9. About the FIDE Congress, 9th November 1978 sitting, O'Connell wrote, "This day also saw the first discussions on Korchnoi's protest about the World Championship match and the 32nd game in particular.  This question is now sub judice in the Dutch courts where Korchnoi is suing FIDE and Karpov".  That's as close as he got to the subject.


Tom Chivers said...

Can't believe you didn't quote this from the Guardian:

"Football at this level is very chess-like, maybe not to those outside of football but certainly to those inside. I sometimes wonder whether it's more enjoyable playing lower down the leagues. After all, who wants to play chess?"


Jonathan B said...

I knew somebody would find it and add it in the comments T.C.!

Anonymous said...

Flippin' eck!

Anonymous said...

There is a lot of speculation in this piece. Why is it so unreasonable that Keene was simply dog tired after working two jobs for two months at the world title match? You might as well argue that Jon Mestel's brave and risky protests against the Argentinian junta during the 1978 Olympiad caused his own poor score and this should have been mentioned by BCM. Omitting speculation and rumours is not necessarily bad journalism.

Jonathan B said...

Thanks for your comment. I'll answer it fully later - probably tomorrow - but for now ...

"Omitting speculation and rumours is not necessarily bad journalism"

Indeed not, but your remark rather reminds me of an old episode of Yes Prime Minister in which Sir Humphrey complains that the press were reporting "idle, ill-informed speculation".

Hacker: "But it's accurate."

Sir Humphrey: "That's the worst kind."

Tom Chivers said...

Why wouldn't a chess magazine mention a 'brave and risky' protest by a chess player? Is the 78 Olympiad where Jan Hein Donner reported in the Dutch press how the organizers had been tortured?

Jonathan B said...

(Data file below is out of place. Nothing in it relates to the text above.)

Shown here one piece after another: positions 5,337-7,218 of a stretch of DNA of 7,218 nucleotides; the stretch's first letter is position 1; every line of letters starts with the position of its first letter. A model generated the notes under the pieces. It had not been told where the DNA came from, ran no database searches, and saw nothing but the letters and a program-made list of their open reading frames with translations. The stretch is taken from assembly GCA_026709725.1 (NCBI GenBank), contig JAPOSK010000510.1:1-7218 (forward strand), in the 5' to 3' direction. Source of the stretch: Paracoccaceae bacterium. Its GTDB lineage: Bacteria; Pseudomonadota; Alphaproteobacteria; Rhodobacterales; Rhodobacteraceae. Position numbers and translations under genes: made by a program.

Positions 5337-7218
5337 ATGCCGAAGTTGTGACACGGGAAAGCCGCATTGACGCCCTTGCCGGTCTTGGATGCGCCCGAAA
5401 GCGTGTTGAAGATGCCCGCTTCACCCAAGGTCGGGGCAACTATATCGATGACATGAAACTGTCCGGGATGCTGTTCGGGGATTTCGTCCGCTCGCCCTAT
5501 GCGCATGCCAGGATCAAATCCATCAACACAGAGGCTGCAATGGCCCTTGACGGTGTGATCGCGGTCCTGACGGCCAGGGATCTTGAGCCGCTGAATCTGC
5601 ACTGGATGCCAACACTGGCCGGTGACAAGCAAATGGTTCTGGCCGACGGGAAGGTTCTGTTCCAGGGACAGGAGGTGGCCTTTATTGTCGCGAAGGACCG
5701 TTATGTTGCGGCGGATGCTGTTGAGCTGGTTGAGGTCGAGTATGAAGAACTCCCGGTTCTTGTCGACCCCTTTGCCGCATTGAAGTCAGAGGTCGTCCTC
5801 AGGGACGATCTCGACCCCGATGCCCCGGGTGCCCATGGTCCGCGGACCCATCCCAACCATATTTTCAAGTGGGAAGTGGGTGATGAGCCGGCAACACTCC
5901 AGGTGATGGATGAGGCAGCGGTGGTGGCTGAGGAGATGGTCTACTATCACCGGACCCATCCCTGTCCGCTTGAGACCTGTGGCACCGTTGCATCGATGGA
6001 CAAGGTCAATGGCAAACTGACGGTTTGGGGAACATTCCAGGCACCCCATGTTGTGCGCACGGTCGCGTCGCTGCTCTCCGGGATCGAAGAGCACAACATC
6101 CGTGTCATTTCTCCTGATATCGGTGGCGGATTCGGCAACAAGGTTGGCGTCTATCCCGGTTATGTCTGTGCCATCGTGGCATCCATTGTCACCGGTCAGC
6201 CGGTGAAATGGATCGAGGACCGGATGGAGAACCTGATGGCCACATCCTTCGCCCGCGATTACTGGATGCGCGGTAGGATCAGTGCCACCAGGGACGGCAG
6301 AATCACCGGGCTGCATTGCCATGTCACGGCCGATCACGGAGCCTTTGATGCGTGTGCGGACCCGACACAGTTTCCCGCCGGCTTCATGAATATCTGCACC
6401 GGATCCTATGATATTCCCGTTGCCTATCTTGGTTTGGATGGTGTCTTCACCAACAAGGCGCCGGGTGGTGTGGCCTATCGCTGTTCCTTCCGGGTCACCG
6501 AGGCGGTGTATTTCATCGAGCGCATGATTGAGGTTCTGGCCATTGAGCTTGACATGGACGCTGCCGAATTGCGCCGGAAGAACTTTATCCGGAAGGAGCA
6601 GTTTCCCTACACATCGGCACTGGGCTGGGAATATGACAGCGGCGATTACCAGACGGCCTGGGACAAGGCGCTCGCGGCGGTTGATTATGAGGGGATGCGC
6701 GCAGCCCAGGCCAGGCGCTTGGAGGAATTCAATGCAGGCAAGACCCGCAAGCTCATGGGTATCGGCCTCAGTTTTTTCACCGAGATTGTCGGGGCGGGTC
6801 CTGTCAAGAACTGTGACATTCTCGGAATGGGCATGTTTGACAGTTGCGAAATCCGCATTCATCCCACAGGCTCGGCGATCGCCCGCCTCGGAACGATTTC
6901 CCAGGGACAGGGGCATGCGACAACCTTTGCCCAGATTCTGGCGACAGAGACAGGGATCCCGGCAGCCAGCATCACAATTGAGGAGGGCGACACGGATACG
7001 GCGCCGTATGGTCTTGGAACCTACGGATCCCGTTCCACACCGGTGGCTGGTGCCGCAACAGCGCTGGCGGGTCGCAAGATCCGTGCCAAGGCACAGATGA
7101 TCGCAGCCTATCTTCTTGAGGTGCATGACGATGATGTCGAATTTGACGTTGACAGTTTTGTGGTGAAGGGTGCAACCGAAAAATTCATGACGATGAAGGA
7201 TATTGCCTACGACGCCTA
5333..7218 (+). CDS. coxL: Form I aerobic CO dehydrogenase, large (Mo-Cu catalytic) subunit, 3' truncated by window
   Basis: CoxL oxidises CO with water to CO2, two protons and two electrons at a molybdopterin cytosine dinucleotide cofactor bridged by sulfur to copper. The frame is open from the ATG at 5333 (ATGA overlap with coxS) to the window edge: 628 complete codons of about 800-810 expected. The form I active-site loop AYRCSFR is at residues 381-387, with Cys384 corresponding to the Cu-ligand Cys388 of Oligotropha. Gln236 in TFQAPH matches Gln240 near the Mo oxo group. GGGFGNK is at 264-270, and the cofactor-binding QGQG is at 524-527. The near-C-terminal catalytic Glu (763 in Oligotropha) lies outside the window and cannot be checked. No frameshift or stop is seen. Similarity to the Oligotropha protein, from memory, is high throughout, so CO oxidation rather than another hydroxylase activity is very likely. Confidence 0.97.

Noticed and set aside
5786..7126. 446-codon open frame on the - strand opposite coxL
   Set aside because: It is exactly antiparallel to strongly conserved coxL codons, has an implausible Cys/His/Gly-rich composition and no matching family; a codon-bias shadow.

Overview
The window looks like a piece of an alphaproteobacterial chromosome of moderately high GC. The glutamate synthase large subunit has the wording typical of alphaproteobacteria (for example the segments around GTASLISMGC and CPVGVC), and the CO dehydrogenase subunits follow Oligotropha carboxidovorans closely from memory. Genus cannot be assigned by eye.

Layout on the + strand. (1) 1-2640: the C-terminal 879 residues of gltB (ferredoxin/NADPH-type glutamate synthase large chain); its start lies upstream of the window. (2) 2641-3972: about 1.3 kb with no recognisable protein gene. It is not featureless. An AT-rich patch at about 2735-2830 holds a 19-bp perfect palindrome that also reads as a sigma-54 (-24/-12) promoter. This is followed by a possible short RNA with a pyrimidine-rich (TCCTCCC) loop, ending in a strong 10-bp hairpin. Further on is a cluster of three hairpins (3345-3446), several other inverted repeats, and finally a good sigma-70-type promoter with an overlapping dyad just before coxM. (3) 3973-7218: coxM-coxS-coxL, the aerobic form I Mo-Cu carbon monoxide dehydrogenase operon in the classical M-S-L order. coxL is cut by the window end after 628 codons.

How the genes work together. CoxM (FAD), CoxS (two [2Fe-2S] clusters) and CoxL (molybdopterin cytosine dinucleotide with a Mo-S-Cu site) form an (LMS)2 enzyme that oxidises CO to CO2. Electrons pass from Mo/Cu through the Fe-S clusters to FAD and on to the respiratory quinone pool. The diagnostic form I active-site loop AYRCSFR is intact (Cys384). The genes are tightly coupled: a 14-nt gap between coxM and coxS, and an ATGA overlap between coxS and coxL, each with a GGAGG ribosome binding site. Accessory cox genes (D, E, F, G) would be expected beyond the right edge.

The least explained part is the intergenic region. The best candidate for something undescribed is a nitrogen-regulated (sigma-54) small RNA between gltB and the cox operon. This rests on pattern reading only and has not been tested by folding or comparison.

Mestel follow up here.

Jon H said...

I don't think Keene's poor performance would have anything to do with his anguish. The penguin has never shown any remorse for any of his actions. Instead he blithely continues with his merry exhibitions of avarice. That he still holds columns in respectable papers and magazines is perhaps the unlimate injustice of chess journalism.

Jonathan B said...

Some thoughts:-

I, like Tom, consider the fact that Mestel made a protest against the Junta to be reportable in and of itself. In fact I’m astonished that the BCM didn’t mention it.

I don’t think I’d have found the need to explain Mestel’s score at Buenos Aires though. He’d previously only played at one Olympiad at which he played the fewest games of all the England players and achieved the worst score. This is a completely different situation to Keene.

Prior to Buenos Aires only Penrose and Golombek had played significantly more Olympiad games than Keene and considering only the previous six events nobody could match his record. Hartston came closest, but while he achieved a similar percentage he played a dozen fewer games and one less Olympiad. There is a reason, then, to consider Keene’s failure at Buenos Aires that doesn’t exist for Mestel.

Why is it so unreasonable that Keene was simply dog tired after working two jobs for two months at the world title match?

Well, it’s not necessarily unreasonable, but that’s not what the BCM were saying. They didn’t attempt to explain Keene’s poor performance at all. If they’d have said,

"Both Stean and Keene were exhausted after the goings on in Baguio but the strain showed more on the latter because of the demands of writing a book at the same time as working for Korchnoi